During its years of existence, the Sighet Memorial Centre of Studies, which is in the process of preparing a database, has managed to assemble a considerable number of documents, be it from former political detainees and deportees, be it from the archives of the Ministry of Justice.
Given their official character, the most important of these documents are the penal registration files of those who passed through the prisons and labour camps. Although they are just 93,000 in number (having been salvaged from a far greater number, which have disappeared or been destroyed), they constitute a sample of great scientific value, sufficient to establish numerous data characteristic of the Romanian prison camp system during the period 1945-1989.
For this reason, we have set up a historical/sociological/statistical project which we have named “Census of the prison camp population in Romania, 1945-1989”. Besides its importance in the continuing evolution of the museum, this research project will ultimately result in an academic study and a book.
In collaboration with statisticians and computer programmers, we have established a methodology that allows the extraction of all the following data from the tens of thousands of files: average age of prisoners; criminal charges (article of the penal code); average sentence in years (for the entire cross-section); average sentences over different periods (the 1950s, 1960s etc.); the education, profession, religious confession and sex of prisoners (in percentages); and many other similar characteristics.
After concluding the statistical study, we shall have an exact image of the internal structure of the prison camp system. We shall know the numerical capacity of the prisons at any given moment, the movement of prisoners from one prison to another, and the increases and decreases in the waves of arrests from one period to another.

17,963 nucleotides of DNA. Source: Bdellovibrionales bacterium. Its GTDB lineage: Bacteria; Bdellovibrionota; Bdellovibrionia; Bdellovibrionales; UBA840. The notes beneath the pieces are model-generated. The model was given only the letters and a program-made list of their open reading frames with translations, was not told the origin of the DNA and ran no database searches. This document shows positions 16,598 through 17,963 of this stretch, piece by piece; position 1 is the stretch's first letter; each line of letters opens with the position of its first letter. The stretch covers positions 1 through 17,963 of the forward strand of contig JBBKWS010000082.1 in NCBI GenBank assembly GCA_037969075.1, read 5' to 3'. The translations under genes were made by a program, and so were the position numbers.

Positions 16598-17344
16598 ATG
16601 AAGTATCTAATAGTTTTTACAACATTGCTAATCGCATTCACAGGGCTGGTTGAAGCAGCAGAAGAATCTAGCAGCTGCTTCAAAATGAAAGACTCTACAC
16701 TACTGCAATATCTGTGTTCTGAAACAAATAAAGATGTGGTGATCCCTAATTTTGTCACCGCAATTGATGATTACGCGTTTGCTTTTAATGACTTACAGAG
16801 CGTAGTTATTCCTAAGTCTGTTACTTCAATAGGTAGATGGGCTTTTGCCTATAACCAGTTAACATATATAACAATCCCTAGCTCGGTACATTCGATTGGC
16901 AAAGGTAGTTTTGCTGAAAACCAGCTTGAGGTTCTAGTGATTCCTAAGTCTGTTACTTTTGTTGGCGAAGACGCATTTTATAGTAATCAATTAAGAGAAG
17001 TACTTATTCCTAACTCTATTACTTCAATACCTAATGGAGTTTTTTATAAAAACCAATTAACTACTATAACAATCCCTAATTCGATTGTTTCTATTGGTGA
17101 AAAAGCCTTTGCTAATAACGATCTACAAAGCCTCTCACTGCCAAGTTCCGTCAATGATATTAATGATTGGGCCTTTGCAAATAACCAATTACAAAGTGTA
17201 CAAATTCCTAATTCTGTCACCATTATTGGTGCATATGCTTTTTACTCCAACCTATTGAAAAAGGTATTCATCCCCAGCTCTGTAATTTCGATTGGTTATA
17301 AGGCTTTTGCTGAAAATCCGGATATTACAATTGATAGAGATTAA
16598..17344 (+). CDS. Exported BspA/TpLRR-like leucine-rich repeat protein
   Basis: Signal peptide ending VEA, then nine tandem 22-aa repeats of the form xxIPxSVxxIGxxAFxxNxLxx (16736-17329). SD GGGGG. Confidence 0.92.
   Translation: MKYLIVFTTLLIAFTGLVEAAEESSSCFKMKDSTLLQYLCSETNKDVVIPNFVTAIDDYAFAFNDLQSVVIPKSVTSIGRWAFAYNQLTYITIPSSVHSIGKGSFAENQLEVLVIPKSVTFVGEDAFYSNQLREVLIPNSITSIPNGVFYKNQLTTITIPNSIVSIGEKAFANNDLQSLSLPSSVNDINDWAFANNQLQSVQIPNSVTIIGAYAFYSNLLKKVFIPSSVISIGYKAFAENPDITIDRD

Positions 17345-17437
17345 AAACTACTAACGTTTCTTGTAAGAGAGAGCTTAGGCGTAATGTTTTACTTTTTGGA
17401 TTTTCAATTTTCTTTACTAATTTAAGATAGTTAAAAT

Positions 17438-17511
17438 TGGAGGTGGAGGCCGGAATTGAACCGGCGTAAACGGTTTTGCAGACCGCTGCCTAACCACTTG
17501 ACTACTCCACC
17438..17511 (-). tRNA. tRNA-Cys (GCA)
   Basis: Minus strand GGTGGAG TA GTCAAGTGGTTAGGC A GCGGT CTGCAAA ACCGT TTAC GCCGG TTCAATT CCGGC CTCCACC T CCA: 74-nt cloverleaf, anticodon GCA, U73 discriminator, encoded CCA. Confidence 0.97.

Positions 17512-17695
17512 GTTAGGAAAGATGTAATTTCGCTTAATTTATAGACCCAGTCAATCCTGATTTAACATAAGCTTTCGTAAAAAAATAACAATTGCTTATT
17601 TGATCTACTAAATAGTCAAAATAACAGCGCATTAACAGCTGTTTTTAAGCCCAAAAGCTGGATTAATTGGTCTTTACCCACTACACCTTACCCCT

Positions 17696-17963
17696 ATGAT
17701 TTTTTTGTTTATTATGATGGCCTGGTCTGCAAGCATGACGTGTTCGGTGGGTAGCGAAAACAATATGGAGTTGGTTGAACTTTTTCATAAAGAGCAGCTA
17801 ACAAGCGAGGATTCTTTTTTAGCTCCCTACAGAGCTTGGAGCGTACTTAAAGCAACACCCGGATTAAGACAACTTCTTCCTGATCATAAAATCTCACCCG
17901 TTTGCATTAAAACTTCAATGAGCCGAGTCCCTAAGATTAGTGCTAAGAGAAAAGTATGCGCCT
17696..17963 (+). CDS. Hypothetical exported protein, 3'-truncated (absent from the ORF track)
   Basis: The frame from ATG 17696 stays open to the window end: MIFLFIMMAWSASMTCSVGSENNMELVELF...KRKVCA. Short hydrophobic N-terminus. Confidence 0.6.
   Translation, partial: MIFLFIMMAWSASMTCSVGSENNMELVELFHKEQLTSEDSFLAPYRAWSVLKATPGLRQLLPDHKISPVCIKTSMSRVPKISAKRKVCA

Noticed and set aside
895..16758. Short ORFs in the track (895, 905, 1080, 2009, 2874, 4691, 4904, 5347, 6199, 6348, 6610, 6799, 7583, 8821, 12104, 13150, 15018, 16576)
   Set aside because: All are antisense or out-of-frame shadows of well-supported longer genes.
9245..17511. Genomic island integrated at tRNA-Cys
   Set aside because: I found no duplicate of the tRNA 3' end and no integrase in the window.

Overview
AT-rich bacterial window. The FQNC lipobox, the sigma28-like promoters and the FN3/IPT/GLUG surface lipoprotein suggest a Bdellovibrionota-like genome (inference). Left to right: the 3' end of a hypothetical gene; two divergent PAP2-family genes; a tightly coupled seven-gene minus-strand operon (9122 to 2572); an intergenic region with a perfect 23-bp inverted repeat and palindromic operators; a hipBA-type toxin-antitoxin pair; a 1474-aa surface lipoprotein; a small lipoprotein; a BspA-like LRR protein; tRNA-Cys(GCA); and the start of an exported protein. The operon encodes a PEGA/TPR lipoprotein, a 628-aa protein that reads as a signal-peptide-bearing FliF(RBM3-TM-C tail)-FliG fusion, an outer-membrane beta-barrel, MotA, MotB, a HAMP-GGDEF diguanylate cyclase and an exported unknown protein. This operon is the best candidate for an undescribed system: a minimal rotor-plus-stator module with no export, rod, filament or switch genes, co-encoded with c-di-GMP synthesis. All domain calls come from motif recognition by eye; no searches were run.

Even if the number of files with which we are working is far fewer than the two million at which the total number of victims in the Romanian gulag has been estimated (detainees, administrative interments, deportees, house arrest, prisoners, political internees in psychiatric asylums, or people who, quite simply, were subject to interrogation), it is possible for us to appreciate that the cross-section available to us (c. five per cent) is representative. This cross-section will, through just proportionality, provide us with an accurate picture of what was the communist repression.
For the time being, we publish a number of preliminary results of this research in progress.
At the same time, through the publication of a number of penal registration files, we wish to give an idea of the mixture of cynicism and meticulousness that characterised the carceral bureaucracy.
Penal registration files: